Here, on this new 2 movie collection, the remastered and restored hi-def video and audio further make this set worthy of ownership. Thanks to not only beautifully remastered video transfers, but also an impressive DTS-HD Master Audio 7.1 surround track, the films truly astonish. Each and every short is delivered perfectly in 1080p while each musical composition is masterfully delivered through the speakers.

    As for special features, this 4-disc set includes almost too many to mention. Besides both the original Fantasia and its sequel, the set also includes a number of audio commentaries for both films, including at least one all film fans won't want to miss: a simply amazing commentary of Fantasia by none other than Walt Disney himself, put together using edited audio recordings from before his passing.

    Other special features include a "DisneyView" presentation of the original which fills the black bars on the sides of the original image to include original artwork. Likewise, a short discussion of filmmaker Herman Schultheis' recently discovered production notebook is included as are a number of interactive art galleries. The oddly impressive, beautiful, sultry and somewhat twisted Academy Award-nominated short Destino, a collaboration of Walt Disney and Salvador Dali's which began production back in 1946 and was only recently (2003) completed is included as is an impressive 82-minute documentary "Dali & Disney: A Date with Destino," which focuses on the two artists and their work together. The short 9-minute "Musicana," which looks at the Fantasia sequel that never was is here as well. Finally, through the use of BD-Live, the "Disney's Virtual Vault" is accessible, providing viewers with the opportunity to connect to the largest archive of Fantasia and Fantasia 2000 bonus material around. Clocking in at almost 5 hours of total time, this bonus material includes everything from making-of featurettes to full-length documentaries.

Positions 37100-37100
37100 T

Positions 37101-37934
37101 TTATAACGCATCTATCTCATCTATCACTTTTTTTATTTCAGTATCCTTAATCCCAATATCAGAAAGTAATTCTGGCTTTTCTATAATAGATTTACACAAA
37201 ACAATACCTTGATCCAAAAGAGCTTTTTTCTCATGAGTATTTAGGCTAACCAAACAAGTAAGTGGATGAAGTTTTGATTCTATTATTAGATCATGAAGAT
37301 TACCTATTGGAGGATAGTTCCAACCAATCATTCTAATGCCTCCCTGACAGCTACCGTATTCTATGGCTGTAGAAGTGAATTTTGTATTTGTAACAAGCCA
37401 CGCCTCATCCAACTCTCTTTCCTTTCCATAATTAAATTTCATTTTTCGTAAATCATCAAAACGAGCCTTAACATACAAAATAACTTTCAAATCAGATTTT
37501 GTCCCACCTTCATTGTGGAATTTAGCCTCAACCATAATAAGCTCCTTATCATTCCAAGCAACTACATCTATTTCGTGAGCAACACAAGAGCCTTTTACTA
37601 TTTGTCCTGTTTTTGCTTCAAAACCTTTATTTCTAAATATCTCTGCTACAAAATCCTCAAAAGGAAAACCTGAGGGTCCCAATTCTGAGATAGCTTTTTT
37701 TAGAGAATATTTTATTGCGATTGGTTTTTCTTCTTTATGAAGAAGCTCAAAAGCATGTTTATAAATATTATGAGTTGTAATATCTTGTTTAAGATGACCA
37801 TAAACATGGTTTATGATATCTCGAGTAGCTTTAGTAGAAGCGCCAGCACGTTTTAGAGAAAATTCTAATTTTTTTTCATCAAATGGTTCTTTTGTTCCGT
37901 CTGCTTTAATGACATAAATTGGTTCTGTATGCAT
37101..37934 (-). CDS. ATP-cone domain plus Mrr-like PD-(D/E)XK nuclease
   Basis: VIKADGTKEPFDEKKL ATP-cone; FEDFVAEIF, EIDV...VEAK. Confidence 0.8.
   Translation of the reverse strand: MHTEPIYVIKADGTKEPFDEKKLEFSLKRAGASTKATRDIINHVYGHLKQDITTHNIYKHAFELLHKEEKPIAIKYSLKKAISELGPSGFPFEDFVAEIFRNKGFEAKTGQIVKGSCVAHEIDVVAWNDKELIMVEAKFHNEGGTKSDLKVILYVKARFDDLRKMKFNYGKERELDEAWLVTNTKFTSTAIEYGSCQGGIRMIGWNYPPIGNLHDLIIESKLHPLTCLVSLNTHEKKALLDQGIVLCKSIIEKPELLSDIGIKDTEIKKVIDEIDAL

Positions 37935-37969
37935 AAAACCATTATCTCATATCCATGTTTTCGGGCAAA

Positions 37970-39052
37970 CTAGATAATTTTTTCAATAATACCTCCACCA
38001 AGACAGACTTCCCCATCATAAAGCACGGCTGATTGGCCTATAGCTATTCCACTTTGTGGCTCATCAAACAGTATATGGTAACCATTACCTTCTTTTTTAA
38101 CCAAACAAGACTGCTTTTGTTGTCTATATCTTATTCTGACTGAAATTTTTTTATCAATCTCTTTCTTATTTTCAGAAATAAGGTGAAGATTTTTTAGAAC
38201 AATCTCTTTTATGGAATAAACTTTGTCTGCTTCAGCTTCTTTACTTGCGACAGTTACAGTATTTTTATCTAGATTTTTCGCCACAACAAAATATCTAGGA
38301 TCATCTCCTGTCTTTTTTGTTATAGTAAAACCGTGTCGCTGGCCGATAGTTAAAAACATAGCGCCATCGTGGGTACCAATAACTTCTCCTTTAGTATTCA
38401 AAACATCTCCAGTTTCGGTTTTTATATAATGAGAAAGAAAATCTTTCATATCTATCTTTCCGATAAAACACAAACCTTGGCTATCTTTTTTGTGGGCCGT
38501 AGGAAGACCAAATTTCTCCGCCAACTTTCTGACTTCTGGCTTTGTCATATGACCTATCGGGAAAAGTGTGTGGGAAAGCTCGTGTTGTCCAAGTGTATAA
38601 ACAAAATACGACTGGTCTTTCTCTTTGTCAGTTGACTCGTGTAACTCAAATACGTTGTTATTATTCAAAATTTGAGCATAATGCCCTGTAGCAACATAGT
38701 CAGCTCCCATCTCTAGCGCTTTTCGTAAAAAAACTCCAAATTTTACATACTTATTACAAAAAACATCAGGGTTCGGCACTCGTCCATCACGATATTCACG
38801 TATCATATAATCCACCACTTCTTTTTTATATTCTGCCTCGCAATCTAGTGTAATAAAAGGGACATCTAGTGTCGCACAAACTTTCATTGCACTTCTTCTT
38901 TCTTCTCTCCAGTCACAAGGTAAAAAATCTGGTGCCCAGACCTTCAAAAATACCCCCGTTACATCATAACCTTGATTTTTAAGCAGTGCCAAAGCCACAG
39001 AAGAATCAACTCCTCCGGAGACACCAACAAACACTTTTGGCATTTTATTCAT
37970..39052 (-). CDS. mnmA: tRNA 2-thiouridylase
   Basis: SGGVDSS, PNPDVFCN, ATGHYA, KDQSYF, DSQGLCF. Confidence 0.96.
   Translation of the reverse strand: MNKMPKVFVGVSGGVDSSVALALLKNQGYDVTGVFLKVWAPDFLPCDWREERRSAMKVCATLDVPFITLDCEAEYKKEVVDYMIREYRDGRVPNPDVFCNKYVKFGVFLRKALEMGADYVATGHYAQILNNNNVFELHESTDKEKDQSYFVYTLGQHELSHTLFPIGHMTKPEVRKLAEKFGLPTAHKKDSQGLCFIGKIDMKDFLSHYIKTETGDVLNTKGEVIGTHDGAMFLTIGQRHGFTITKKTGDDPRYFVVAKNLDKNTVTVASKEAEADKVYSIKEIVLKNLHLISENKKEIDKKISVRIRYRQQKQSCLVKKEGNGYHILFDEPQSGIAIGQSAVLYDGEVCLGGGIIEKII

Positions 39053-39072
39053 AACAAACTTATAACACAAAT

I remember seeing the original 1940 version of Fantasia when I was something like 15 years old and thinking to myself I'd never seen something that crazy before. There was something slightly off about this sort of classical music set to animation of this type. I just couldn't kick the thought Disney was saying something about drug use when he made flowers, fish and mushrooms all dance. Of course, at 15, I thought the film had no doubt been created by Disney as a way to not only entertain but inspire future pot smokers. Now, more than 15 years later, I obviously better understand the intricacies and subtle beauty portrayed in the beautiful animation and the many themes reflected in this astonishing work of music and picture.

    Thankfully, a new generation of youth will hopefully enjoy these films as much as we did as children. Were only all classic animation and film given this sort of beautiful attention and restoration, we'd have so much more to be thankful for.

    The 4-disc special edition 2 movie collection of Fantasia/Fantasia 2000 is available now on blu-ray hi-def wherever fine home video is sold.

    - Jess C. Horsley
    Attached Thumbnails Attached Thumbnails BLU-RAY REVIEW: Fantasia/Fantasia 2000-fantasia.jpg  
    "Until next time...have FUN with your figures!!"

    Jess C. Horsley